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profiler fps vs. stats fps vs. Time.deltaTime

I tried to profile my game and at the moment Im a bit confused about whick values to trust.

The stats window in my game view reports 140fps. Time.deltaTime is somewhere around 0.02 on average, which would mean 50fps. The profiler reports a few spikes (GC etc.), but on average the frame rate reported by the profiler should be around 1000fps.

So which one should I trust, and why do I get all those different reports?

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asked Nov 09, 2010 at 05:16 PM

StephanK gravatar image

StephanK
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Good question. I've noticed times when the Stats window claims fps of 50+ but I could watch the screen and count the frames as they go by. The Stats window tries to factor out the overhead of the editor running and so forth, but it often seems over-optimistic about how fast my game is running.

Dec 14, 2010 at 07:47 PM yoyo
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2 answers: sort voted first

This is an interesting question and I wish I had the definitive answer as to which to trust, but the truth is that none of them is 100% correct.

The stats window is likely closest for something like fps, but it's quite hard to say. Time.deltaTime should be the most accurate, but the overhead of writing out the values changes the results. The profiler's estimate for fps is too generous.

One of the reasons that you get three different values has to do with where the values are coming from, especially if all three are happening simultaneously. Bear in mind that all of these stats are running in the editor which also incurs some overhead that the stats window and profiler will try to accomodate for.

The stats window is a rough approximation of what's really happening in the game view to try and give you an idea of what the run-time performance of the scene is going to be at, but you shouldn't trust it as definitive because it is often wrong (try working out the draw calls for example).

Time.deltaTime is giving you representative values of what is actually happening. This is accurate, but since you are running in the editor, this value is likely less than Unity predicts your run-time to be. Moreover, if you only write to the log for this test case as opposed to writing it for all three, it would even further offset the values as writing to the log is apparently not cheap (I've actually been able to pretty much freeze Unity with some for loops that just write to the log).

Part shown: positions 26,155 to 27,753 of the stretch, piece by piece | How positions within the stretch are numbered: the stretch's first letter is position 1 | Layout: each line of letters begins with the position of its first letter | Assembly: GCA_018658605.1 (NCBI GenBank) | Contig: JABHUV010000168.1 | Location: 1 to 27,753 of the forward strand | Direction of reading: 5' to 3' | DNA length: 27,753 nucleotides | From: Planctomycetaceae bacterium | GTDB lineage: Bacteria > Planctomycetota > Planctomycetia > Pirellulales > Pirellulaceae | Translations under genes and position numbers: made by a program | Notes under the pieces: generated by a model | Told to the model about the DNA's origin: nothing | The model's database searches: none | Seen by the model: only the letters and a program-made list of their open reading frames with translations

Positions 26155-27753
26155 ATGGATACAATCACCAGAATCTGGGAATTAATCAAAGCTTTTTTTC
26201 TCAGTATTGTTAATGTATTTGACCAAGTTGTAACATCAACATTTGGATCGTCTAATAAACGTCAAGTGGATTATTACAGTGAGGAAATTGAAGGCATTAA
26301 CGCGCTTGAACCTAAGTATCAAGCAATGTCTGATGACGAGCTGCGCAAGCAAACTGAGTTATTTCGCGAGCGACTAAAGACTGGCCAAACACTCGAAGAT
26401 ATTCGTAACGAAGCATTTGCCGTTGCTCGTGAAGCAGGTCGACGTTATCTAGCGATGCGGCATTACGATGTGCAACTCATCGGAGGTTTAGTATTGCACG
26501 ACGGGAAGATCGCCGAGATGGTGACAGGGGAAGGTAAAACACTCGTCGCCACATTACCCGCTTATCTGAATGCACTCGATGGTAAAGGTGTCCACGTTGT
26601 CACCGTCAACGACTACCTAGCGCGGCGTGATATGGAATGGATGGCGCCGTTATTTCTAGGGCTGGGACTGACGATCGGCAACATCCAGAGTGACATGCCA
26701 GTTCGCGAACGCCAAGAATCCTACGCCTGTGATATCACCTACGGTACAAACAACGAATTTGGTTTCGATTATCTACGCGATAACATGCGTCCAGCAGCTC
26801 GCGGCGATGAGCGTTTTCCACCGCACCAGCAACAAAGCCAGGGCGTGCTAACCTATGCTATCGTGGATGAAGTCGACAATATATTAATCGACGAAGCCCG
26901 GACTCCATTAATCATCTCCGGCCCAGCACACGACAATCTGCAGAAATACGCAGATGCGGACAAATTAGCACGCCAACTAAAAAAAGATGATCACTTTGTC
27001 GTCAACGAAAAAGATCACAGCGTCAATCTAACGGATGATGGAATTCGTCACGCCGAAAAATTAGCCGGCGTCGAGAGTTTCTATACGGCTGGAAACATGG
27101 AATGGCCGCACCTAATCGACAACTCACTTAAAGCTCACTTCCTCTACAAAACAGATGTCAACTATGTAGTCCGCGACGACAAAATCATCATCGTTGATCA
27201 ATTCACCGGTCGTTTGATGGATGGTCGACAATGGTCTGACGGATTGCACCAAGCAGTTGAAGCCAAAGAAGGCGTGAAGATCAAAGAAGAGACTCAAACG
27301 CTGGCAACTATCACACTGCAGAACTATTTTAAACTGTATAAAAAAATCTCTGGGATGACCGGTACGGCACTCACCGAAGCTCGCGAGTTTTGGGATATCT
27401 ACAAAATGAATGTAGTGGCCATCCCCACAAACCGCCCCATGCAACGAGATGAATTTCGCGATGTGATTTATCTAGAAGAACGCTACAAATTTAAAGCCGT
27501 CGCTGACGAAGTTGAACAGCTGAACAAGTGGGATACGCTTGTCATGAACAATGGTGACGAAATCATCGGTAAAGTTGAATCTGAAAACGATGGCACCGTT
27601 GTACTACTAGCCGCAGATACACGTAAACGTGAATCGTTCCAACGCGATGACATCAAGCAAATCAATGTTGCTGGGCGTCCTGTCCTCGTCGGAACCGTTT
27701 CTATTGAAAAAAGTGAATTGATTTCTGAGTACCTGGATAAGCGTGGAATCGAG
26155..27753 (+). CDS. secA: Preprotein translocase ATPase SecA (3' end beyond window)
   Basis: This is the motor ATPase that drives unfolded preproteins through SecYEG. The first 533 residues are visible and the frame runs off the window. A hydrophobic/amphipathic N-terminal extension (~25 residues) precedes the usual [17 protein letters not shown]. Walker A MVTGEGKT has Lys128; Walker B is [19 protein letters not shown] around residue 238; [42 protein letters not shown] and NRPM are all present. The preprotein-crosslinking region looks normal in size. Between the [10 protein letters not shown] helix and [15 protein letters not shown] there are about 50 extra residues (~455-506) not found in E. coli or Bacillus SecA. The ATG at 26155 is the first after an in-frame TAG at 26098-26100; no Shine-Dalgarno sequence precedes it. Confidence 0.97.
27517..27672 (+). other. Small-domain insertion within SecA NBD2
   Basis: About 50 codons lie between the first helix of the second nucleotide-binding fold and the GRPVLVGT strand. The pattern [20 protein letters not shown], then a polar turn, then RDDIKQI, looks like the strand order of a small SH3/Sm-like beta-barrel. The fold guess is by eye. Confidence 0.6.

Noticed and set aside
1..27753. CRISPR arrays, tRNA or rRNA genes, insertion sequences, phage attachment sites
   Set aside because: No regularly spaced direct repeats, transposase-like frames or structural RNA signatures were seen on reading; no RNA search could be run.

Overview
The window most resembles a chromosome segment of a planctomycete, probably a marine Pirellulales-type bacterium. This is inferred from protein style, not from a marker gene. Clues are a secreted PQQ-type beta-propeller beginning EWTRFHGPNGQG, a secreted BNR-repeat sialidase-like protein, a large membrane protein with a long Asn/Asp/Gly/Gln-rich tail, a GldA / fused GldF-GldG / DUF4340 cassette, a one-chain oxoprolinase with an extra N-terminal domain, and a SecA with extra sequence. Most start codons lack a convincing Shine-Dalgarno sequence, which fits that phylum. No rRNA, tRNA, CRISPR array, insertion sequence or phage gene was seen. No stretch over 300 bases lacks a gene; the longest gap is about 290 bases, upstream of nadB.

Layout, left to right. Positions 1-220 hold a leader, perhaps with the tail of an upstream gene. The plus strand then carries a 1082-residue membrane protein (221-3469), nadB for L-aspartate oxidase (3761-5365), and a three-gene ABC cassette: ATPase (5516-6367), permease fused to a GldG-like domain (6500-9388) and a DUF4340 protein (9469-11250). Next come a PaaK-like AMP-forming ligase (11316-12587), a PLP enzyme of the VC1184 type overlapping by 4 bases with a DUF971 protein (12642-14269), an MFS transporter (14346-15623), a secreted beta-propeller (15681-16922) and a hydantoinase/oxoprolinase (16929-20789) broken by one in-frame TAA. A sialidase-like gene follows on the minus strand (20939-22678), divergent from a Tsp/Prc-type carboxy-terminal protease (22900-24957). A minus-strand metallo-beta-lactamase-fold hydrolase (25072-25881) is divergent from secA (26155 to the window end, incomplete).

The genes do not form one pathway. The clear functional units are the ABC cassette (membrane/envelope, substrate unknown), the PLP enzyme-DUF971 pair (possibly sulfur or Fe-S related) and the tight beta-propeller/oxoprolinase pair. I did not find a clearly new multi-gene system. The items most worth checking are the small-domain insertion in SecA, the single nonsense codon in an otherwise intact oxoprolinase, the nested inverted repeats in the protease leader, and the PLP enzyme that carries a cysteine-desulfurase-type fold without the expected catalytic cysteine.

The profiler is going to try and guesstimate what it thinks your final run-time fps will be at. This is very off because simply running the profiler eats a lot of memory in and of itself, affecting the results so it must predict to a fair degree. For things other than fps, the profiler should be fairly accurate.

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answered Nov 09, 2010 at 07:44 PM

skovacs1 gravatar image

skovacs1
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The stats window tells you how long it takes to draw the graphics. This is only sort of related to how fast your game actually runs in terms of frames per second, because it's totally ignoring everything else. It's not a matter of "which is more accurate" than the profiler, since it's two quite different pieces of information altogether.

In any case, the editor has a lot of overhead that's not present when running a build on its own, so for truly accurate fps info, you should use this script in an actual build.

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answered Nov 09, 2010 at 08:14 PM

Eric5h5 gravatar image

Eric5h5
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Maybe I don't get it, but after a small test I'm pretty sure that the stats window definetly takes into account more than just the draw time for graphics. If you insert some stupid but lengthy loop into your update you can see the fps in the stats window drop. Also I know that I have a lot of overhead using the editor and profiler (let alone deep profiling), but I am confused why the profiler reports a much HIGHER fps. Does it try to predict the times and frame rate that I could expect in a build version?

Nov 10, 2010 at 08:03 AM StephanK
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asked: Nov 09, 2010 at 05:16 PM

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Last Updated: Nov 09, 2010 at 05:16 PM